Purpose of review: Renal ion transport undergoes dramatic changes during the course of gestation. These adaptations are necessary to meet the dynamic requirements of pregnancy and support fetal development. Pregnancy is characterized by a high demand for both sodium and potassium. Recently there has been work in the field profiling the modifications of the renal tubules in pregnancy to meet these demands. The purpose of this review is to summarize these findings.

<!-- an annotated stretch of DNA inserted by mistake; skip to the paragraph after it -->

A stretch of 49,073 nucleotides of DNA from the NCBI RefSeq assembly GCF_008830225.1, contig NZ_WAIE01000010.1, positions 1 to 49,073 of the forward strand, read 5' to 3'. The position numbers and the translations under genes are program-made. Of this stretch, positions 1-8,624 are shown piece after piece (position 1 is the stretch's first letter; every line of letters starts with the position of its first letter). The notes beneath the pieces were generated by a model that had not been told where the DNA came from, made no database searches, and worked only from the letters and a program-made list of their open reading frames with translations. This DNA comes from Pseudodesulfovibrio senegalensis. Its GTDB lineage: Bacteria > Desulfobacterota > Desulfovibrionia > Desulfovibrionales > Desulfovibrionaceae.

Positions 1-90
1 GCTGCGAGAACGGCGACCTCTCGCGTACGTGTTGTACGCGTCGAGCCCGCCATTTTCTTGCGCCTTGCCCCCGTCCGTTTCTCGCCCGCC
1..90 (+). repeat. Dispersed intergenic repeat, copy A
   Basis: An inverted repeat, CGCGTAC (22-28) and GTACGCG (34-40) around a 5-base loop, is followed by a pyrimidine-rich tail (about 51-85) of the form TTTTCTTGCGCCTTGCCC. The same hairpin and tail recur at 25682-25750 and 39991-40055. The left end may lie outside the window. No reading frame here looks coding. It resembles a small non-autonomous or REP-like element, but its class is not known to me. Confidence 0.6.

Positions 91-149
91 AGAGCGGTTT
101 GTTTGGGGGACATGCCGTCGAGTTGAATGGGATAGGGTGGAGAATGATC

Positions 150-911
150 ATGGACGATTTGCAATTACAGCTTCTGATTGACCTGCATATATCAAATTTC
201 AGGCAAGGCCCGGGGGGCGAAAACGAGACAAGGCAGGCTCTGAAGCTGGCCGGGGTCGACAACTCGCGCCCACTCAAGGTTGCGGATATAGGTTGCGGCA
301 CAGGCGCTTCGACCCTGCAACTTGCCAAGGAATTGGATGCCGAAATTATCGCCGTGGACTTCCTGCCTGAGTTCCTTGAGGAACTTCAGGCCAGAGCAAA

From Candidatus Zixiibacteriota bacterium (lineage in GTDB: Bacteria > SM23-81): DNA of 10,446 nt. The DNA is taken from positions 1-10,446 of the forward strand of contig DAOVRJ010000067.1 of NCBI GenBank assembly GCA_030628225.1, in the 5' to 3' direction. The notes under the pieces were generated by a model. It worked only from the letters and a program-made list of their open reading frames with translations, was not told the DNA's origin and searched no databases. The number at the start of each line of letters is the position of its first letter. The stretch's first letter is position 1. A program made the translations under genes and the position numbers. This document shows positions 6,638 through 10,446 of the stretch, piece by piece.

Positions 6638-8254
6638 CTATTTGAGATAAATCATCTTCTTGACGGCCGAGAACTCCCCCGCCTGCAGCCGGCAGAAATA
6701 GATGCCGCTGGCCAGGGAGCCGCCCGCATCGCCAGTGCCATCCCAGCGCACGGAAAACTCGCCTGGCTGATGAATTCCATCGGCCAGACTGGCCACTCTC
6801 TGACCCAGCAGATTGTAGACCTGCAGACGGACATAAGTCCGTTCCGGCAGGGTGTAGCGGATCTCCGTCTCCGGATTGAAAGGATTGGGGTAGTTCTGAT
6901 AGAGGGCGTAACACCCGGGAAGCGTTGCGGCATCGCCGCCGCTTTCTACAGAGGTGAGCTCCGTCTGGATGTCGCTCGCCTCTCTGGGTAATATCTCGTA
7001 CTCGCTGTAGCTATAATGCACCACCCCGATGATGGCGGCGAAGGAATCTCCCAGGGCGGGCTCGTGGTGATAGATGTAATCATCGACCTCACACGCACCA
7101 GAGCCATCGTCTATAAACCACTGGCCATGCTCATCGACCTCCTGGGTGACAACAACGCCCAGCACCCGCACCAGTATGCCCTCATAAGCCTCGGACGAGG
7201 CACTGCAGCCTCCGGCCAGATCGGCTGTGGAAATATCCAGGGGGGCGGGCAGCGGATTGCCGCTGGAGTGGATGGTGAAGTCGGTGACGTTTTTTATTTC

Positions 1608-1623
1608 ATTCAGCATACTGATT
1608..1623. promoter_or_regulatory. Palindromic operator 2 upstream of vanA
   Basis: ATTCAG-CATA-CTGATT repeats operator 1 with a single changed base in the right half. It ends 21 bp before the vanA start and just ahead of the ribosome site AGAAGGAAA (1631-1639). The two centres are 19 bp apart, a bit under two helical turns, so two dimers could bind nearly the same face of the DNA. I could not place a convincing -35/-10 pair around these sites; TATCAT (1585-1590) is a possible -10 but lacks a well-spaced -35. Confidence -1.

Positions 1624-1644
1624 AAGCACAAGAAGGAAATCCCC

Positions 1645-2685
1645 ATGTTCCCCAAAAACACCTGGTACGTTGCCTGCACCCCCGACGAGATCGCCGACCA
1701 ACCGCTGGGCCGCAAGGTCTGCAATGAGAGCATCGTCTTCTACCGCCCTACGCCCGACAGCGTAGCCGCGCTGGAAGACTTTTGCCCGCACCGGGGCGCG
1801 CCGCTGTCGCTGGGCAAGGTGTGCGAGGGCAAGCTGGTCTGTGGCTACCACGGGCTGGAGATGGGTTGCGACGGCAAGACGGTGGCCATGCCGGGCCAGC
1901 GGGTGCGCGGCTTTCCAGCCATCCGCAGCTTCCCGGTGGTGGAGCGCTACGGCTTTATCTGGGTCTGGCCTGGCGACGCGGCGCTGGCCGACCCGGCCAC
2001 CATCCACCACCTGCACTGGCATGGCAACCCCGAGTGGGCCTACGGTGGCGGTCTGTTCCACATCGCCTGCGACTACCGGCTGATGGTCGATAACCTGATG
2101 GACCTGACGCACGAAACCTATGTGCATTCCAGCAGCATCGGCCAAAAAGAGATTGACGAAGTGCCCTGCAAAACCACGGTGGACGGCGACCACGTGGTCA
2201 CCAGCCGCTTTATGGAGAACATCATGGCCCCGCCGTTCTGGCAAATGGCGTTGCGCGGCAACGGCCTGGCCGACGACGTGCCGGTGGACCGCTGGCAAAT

Recent findings: The work to date suggests an important role for the distal nephron in both the renal sodium and potassium reabsorption during pregnancy. There is strong evidence that renal sodium reabsorption is mediated by the epithelial sodium channel (ENaC). Whereas renal potassium reabsorption is mediated by upregulation of potassium retaining transporters (HKA2) and downregulation of potassium secreting channels (ROMK, BK).
Summary: Fetal growth restriction and hypertensive disorders of pregnancy including preeclampsia are marked by suboptimal maternal plasma volume expansion, which is determined by renal electrolyte handling. Therefore, understanding the physiologic demand for sodium and potassium in pregnancy and the adaptations required to support these needs is necessary for the effective treatment of diseased states of pregnancy.